Yiu Style Tai Chi
Body, Mind and Spirit
When we are awake our senses are open. We get involved with our activities and our minds are distracted. … our words flow like arrows … and yet our opinions have no permanence; like autumn and winter they gradually pass away
Chuang Tsu, Inner Chapters (2, The Equality of All Things)
Human beings are spiritual, mental and emotional beings and are ultimately looking for happiness and love. We do however tend to be governed by our emotions and feelings, which are based on the mind. Therefore one cannot find happiness unless the mind is content. A happy person always has a clear head. Tai Chi trains the body, the mind and the spirit and helps to soothe and dissolve emotions by leading the mind to a higher level of consciousness, making you more in touch with yourself, relaxed and easy going. Tai Chi makes the chemistry in the brain more balanced. When you are in a state of higher consciousness you have beautiful thoughts and are able to enjoy life more despite the situation. That is, our thoughts are less likely to be effected by the different situations that present themselves in our every day lives. Tai Chi tames the mind making you more loving, caring and compassionate rather than selfish and greedy which tends to be the cause of our own suffering. The technique of mindfulness is when the mind is with the body. “Wild Horse” is a reminder of the untamed human mind.
Tai Chi gives us wisdom and insight. The action of the moves make you feel better in consciousness, calming the mind which in turn gives you insight. Wisdom can be seen as not reacting to the external and not allowing a situation to be effected by our emotions and the way we feel. It is best to look and attempt to deal with problems when you are peaceful and relaxed. Never attack problems when the spirit is low, do Tai Chi first to raise the spirit and then deal with the situation. By not accepting change we suffer. Tai Chi teaches us to flow with the ever changing world and that everything we experience has a quality of change. What then is the point of getting angry if that emotion will pass anyway? Tai Chi builds character making you more patient, calm, tolerant and virtuous. By going inwards and becoming more in touch with yourself, you find the answers you are looking for in life. The more we train on this spiritual level the more permanent our happiness is and the more stable we are.
Tai Chi cultivates the mind and the body but this requires patience and persistence as change and progress for the Tai Chi practitioner is gradual. If you are patient everything develops and works out. The mind is also related to energy . That is, when the mind is happy energy is abundant when the mind is negative or unhappy energy is low. Energy in the body has three levels. The stored energy in the body is said to be thick and includes such things as nutrition, hormones and essential fluid. When this thick energy is lacking in the body you feel tired. Deep breathing has the ability to warm this stored energy, mobilising the thick energy, making it thinner and able to circulate. Once this thin energy starts to travel it is called “chi “flow, which has a healing effect.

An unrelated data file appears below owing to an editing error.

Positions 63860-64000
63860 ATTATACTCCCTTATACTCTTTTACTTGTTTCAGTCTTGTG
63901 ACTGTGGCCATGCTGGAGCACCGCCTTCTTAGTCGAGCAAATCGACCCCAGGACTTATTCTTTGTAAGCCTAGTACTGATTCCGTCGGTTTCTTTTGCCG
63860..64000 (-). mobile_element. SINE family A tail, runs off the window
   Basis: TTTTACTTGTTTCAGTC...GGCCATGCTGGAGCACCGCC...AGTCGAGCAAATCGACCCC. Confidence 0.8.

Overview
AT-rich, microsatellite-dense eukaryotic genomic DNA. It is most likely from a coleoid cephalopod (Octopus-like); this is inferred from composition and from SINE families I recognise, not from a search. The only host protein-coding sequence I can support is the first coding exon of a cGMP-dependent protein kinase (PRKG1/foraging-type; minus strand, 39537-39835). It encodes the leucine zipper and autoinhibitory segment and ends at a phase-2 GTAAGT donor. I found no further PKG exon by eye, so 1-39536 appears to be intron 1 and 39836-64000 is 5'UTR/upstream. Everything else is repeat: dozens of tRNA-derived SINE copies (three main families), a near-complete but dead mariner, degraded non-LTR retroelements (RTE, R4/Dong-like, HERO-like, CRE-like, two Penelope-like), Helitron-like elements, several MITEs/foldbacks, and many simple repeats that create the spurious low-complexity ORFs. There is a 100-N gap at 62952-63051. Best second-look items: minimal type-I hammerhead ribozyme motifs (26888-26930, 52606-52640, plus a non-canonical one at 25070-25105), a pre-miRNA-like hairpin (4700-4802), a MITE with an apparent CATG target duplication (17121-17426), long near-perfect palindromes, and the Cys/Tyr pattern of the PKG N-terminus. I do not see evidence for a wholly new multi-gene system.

It is difficult to appreciate the physical health benefits of regular Tai Chi training. When you are young the body is fit, everything works as it should, the organs function well. As you get older though the body deteriorates. Many people after about the age of 50 years start to forget things more regularly, the body has the potential to start getting weaker, including the legs, bladder, spine and neck.
- People suffer from arthritis because of poor energy flow and blood not circulating as it should. The blood circulates less with colder weather.
- Poor circulation through the lungs makes fluid get trapped there (mucus). The body tries to free up the constricted lung by coughing up phlegm.
- When the energy flow isn’t good in the liver you get tired. Also, because the liver nourishes the tendons as we get older we can’t stretch as much as the tendons shrink.
We are all vulnerable to these problems and so we need a discipline that can overcome them. Tai Chi is such a discipline but to keep the mind and body strong you must train them now. The founder of the school Sun Lu Tang understood that life is indeed precious and used to go to the tombs and just sit there reminding himself that life is short.
The mind of a perfect man is like a mirror. It grasps nothing. It expects nothing. It reflects but does not hold. Therefore the perfect man can act without effort
Chuang Tsu, Inner Chapters (7, The Sage King)
Tai Chi is good for you from the inside out, creating new pathways and networks to the brain making the mind feel calmer and calmer until ultimately you feel serene. It teaches us to relax and go inwards. When you are serene things seem to stand still and you can see what is happening around you and that things are forever changing. Through Tai Chi you gain wisdom and learn to understand and foresee the consequences of your actions. Ultimately your mind is free of habitual prejudices and is no longer controlled by the external. With such inner strength you can respond to the external with wisdom.